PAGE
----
‘Woman in the Window’ Review: Netflix Sells Us Another Hollywood Failure

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Netflix

Woman in the Window is so awful, I’m angry at Netflix for wasting my time by pretending it had snagged some Big Hollywood Movie, when what it really had was a flaming dud with a troubled history.

Woman in the Window is based on the best-selling novel by A.J. Finn, a proven fabulist. Reportedly, the movie itself suffered through terrible test screenings, delays, and reshoots only to be salvaged from the direct-to-video fate it deserved by Netflix, who used this stinker’s pedigree to pretend it was offering us a prime rib instead of roadkill.

The premise itself is played out, the premise being someone witnessing a murder through a window and no one believing witness. This idea didn’t even start with Alfred Hitchcock’s classic Rear Window (1954). First there was Bobby Driscoll in The Window (1954). Since, we’ve had Disturbia (2007), The Bedroom Window (1987), Fright Night (1985), The Darklings (1999), Body Double (1984), etc. So what’s the point of another when we all know the tropes?

To overcome this obstacle, director Joe Wright delivers an A-list cast: Amy Adams, Gary Oldman, Julianne Moore, Anthony Mackie, Jennifer Jason Leigh, and then over-directs this thing to the point of absurdity. Woman in the Window is positively pumped with a style so empty it becomes embarrassing to watch.

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Everything in Woman in the Window is turned up to eleven, most especially Danny Elfman’s screeching score.  The editing, the performances, the shot… It’s pure bombast, pure desperation trying to hold up a plot that is both exhausted, poorly constructed, and sexless.

Adams plays Anna Fox, a chubby, pale agoraphobic woman who lives on pills, red wine, and old movies (like Rear Window!)  within a vast, three-story Harlem townhouse. All day and night, she runs around in her socks and a robe, enjoys at-home therapy sessions, and has everything delivered to her door.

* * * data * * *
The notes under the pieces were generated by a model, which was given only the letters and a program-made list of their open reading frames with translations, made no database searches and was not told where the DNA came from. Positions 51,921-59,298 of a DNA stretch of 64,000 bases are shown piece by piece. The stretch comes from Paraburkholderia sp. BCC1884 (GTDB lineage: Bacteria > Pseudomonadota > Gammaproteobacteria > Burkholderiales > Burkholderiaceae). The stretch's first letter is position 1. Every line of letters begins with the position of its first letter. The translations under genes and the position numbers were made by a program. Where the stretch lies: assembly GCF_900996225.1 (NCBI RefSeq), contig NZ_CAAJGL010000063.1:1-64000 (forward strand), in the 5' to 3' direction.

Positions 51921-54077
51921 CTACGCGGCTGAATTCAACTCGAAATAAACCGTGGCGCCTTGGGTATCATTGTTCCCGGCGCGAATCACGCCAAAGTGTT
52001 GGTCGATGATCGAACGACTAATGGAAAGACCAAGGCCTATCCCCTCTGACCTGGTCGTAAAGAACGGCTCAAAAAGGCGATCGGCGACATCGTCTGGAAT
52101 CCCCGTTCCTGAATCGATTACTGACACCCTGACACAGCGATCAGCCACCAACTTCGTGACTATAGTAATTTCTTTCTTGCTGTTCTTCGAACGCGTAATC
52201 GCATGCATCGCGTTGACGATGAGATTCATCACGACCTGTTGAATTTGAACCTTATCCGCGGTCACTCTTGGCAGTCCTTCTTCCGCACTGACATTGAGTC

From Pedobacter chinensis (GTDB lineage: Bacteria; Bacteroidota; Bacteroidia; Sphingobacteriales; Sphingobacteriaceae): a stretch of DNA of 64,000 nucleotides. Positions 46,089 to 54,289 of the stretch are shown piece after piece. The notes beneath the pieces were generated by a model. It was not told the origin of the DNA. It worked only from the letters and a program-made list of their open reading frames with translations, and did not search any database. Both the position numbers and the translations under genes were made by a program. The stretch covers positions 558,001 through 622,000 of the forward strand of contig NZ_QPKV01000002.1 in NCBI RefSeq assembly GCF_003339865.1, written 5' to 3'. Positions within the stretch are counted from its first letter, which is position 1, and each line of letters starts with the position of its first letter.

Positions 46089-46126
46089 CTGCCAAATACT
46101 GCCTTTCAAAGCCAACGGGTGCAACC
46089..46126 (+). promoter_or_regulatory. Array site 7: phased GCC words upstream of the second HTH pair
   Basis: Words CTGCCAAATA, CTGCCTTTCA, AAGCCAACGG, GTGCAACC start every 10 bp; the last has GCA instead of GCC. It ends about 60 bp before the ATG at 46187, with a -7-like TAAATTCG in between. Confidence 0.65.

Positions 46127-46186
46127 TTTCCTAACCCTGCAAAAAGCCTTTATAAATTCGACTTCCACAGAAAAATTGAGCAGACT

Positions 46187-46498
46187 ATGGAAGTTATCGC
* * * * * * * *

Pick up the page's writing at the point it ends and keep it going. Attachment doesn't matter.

For reasons that make no sense, she becomes interested in the Russells, a family that moves in across the street and who never bother to install curtains or shades. Then, for some reason, their creepy teenage son (Fred Hechinger) befriends Anna, as does his mom (Julianne Moore), who’s named “Jane Russell” just because…

Then Anna sees mom butchered and no one believes her and it’s all so over-cooked, over-acted, and over-amped, you don’t care. There are twists you see coming a mile away and the only real mystery is how something so ill-conceived ever got past the script stage.

The one performance I enjoyed was Brian Tyree Henry as Detective Little. In a swirl of insanity, he’s conveys  a grounded humanity that makes you wish everything about the movie were as subtle and straight-forward.

I honestly don’t know if Woman in the Window might have been saved with a more low-key approach. I also wonder what  a Brian DePalma in his prime might have done with it. The conclusion is pure DePalma, but one that reeks of frantic rewrites.

Netflix really needs to stop stooping down to pick up Hollywood’s garbage and then selling it to us as Look-At-How-You’re-Getting-An-Amy-Adams-Gary-Oldman-Movie-For-$14.99-A-Month!!

What’s really sad is how Woketardery was able to turn this movie — a movie about voyeurism — into something as sexless and sterile as Bible Study — oh, wait, that’s not fair; there’s sex in the Bible.

How did Hollywood become so broken that a movie about window peeping has zero sex, zero erotica?

A total waste of time and talent.

 

Follow John Nolte on Twitter @NolteNC. Follow his Facebook Page here.

 

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